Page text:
We're not splitting hairs here. Amy's right - your Web site  is the center of your marketing universe, and it needs to be fed from other sources to work. But developing a strategy to engage THE RIGHT channels and avoid those that won't bring the right customers in the right conditions will waste effort and deliver less return.

Also, Amy touches on a platform that's coming under a lot of scrutiny lately - Trade Shows:

"Trade shows are excellent venues for meeting potential customers and demonstrating your products. Doing your homework can help you make the most of trade show opportunities. Begin by identifying market-specific shows. Weigh the ROI of each show carefully. Will the number of attendees support the cost of participating, shipping, and labor?"

We can definitely tell you from our perspective here at MFG.com that nothing will replace a handshake and a shop visit - at least not in our lifetimes, and especially where tolerences, specs and security are more critical. Follow Amy's advice about ROI as best you can, but understand that relationships matter, too.

"(Your) Web Site"

They've nailed it, and we have little to add:

"In business today, more first impressions are made by looking at a company’s Web site than in person. Your Web site must be highly organized, have a clean look, and be easy to navigate.

One mistake many Web sites make is to fill the home page with flash multimedia, such as audio or video. The longer you make users wait for the page to load, the more likely you are to lose them."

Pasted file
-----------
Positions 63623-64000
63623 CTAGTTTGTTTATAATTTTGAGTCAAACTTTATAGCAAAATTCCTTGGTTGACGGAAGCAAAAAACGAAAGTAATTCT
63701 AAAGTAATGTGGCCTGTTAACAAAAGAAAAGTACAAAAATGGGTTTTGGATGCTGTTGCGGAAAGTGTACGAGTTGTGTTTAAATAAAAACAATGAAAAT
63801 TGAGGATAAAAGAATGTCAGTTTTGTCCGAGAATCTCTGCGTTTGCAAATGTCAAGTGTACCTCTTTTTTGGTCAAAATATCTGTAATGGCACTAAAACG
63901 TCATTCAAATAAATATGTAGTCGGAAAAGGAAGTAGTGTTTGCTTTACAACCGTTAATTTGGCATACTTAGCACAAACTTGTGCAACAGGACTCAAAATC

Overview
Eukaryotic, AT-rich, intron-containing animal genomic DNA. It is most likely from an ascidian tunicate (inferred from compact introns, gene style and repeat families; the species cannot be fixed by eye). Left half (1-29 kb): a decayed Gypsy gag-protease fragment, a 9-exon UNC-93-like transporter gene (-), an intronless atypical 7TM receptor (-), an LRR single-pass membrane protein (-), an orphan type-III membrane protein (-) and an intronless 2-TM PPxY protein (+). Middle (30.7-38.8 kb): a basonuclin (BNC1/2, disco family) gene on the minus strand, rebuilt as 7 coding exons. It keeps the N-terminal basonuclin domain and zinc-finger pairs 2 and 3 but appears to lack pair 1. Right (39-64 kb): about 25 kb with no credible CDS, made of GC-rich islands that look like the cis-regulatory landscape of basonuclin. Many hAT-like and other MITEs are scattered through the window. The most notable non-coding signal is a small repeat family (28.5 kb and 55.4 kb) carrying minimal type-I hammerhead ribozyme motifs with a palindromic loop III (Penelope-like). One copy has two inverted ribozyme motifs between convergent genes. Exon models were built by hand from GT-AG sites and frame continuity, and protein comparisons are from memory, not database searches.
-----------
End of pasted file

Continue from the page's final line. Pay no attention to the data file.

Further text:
The only thing that we can add is that content is actually the most critical component of your Web site. And your social/procial media. And your collateral. Nothing is more important, because a strong SEO and marketing strategy without the information about you your prospects are trying to find is useless. Might we recommend a "vignette strategy" to optimize your odds of successfully gaining prospects and more business?

"Search Engine Optimization"

Yessir, it's important to be found, alright. Couldn't agree more (see our comments above). But an over-reliance on coding and other manipulations lose their importance (and costs) with a strong content & messaging strategy. As Amy says:

You can take some steps on your own to begin optimizing your Web site by focusing on keywords and building reciprocal links. Try using the keyword tool in Google Adwords to research which keywords related to your business are the most popular. If a term has a high search volume, it is considered popular. Your keywords are your capabilities, such as “punching,” “cutting,” or “bending.” Also try phrases like “cutting stainless steel” or “bending tube.”

It's critical to market these days, but it's even more critical to do it right. The Fabricator article does a great job to get small manufacturers on the right paths. But where it really shines is in its closing quote from Peter Drucker. So don't just take it from MOJO or Amy. Pete says it all:

"Because its purpose is to create a customer, the business has two and only two functions: marketing and innovation. Marketing and innovation produce results. All the rest are costs."

Can you make this part?